Mugabe threatens ‘cry baby’ Tsvangirai with arrest

2013-07-29 09:06

Zimbabwe president Robert Mugabe has used Zanu-PF’s final elections rally before Wednesday’s polls to fire another broadside at his challenger, Prime Minister Morgan Tsvangirai.

Mugabe yesterday threatened the MDC-T leader with arrest and incarceration should his party’s observers announce the election results from polling stations before the Zimbabwe Electoral Commission (ZEC) does so.

Speaking to about 40 000 people filling two-thirds of Harare’s Chinese-built National Sports Stadium, Mugabe called Tsvangirai a “cry baby” for mistrusting the ZEC and for slamming the African Union (AU) and the Southern African Development Community (SADC).

“What kind of a crazy man is that,” he said. “He is a lawbreaker, the police will arrest you as a lawbreaker,” he said.

Tsvangirai had been arrested under Mugabe’s rule at least three times since 2000 after it was alleged that he had incited violence. In 2007, he was badly tortured and suffered severe head injuries.

Mugabe also made fun of the MDC, saying it had been created by the British and Europe to punish him, but he claimed several times in his speech that his Zanu-PF was teaching the MDC about politics.

Tsvangirai, who has been Zimbabwe’s prime minister since the 2009 power-sharing accord, is meeting Mugabe head-on for the third time in a battle to make or break his political career.

But he goes to the polls a bitter man, angry at the AU for declaring Zimbabwe ready for the elections, and angry at his longtime backers in the West who seem to have lost faith in him.

Tsvangirai in his last two presidential attempts claimed to have been cheated and believes Zanu-PF is out to “steal” this election too.

He has also lashed out at AU Commission chairperson Nkosazana Dlamini-Zuma for telling the world that all was well ahead of the polls, despite warnings from opposition parties that there were challenges.

“For one to say that I did not say anything (about elections being under threat) is not only unfortunate, but downright misleading. You ask her (Dlamini-Zuma) why she said that,” he said. “It puts into question her integrity as an impartial observer in this process. No one wants a contestable outcome,” an irate Tsvangirai told a small rally in Harare on Friday.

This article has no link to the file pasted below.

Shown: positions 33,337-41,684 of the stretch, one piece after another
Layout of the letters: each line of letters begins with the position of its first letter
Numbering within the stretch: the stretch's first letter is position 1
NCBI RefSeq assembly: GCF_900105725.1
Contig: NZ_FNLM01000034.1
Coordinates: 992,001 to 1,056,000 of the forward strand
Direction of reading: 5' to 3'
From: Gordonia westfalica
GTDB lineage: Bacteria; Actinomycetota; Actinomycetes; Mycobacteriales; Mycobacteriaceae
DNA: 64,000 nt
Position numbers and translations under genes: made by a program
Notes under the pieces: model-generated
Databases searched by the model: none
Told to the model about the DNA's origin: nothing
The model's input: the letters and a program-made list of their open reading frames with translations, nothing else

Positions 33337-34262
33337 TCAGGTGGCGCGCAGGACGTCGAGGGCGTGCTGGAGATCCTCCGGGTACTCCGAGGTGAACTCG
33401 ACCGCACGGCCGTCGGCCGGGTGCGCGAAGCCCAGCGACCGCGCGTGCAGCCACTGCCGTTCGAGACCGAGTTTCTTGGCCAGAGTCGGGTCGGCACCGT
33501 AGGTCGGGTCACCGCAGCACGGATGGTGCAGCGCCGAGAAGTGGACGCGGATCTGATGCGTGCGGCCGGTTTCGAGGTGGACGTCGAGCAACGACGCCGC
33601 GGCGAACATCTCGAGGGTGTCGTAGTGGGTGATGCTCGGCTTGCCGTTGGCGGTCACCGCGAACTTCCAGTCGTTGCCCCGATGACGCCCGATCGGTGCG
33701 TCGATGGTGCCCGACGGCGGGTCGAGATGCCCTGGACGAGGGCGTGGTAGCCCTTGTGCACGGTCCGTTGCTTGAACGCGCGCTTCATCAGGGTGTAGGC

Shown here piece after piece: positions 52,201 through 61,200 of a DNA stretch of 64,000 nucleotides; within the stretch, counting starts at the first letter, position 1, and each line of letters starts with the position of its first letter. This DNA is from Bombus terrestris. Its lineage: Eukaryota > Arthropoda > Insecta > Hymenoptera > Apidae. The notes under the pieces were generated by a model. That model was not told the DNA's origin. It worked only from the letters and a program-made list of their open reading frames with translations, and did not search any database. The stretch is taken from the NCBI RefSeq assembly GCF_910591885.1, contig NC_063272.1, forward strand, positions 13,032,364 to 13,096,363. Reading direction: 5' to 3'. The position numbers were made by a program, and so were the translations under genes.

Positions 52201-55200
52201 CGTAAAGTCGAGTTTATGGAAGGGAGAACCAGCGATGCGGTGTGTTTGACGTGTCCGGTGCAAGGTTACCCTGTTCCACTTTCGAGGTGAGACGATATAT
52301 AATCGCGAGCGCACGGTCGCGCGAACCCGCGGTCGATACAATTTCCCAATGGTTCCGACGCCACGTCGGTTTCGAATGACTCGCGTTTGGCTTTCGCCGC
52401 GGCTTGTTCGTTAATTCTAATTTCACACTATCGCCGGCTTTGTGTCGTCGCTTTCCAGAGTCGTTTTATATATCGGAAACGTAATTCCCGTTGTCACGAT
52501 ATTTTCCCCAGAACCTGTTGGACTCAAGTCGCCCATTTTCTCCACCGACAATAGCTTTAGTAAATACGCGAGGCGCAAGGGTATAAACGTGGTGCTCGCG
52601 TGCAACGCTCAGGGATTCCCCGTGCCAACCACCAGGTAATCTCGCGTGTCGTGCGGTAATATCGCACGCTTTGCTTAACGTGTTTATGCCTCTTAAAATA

Tsvangirai is also unhappy about the sudden softening of the West towards Zanu-PF by openly showing its willingness to lift sanctions.

“l want to say this: whether the whole world endorses the outcome and say Robert Mugabe has won, the people will know the truth and it is the world that would have turned a blind eye to the wishes of the people of this country,” he told Friday’s rally.

Polls done last year by Afrobarometer and Freedom House showed that Tsvangirai’s support had been waning after not delivering on reforms since joining the coalition government with Mugabe

Yesterday’s turnout at Mugabe’s Zanu-PF rally in Harare was also better than in 2008, according to locals. Mugabe’s support is traditionally stronger in the rural than urban areas.

One of Tsvangirai’s worries ahead of Wednesday’s polls is that some of the ballot papers used during the special vote for police and elections staff last week, with his name marked, were allegedly found in a dustbin. MDC-T’s election organiser, Morgan Komichi, the person who unearthed the alleged scandal, has since been arrested.

Zimbabwe’s election body issued a statement saying Komichi did not follow proper procedure, thereby making it hard to authenticate his claim.

Meanwhile, telecoms companies have blocked bulk SMSes to prevent NGOs and civic organisations from publishing the results before these had been announced. Zanu-PF fears that this could cause “despondency”.

In 2008, these organisations took to putting up the elections results outside each polling station in a bid to ensure fairness.

» Folow our team’s daily coverage from Zimbabwe here and on Twitter @City_Press

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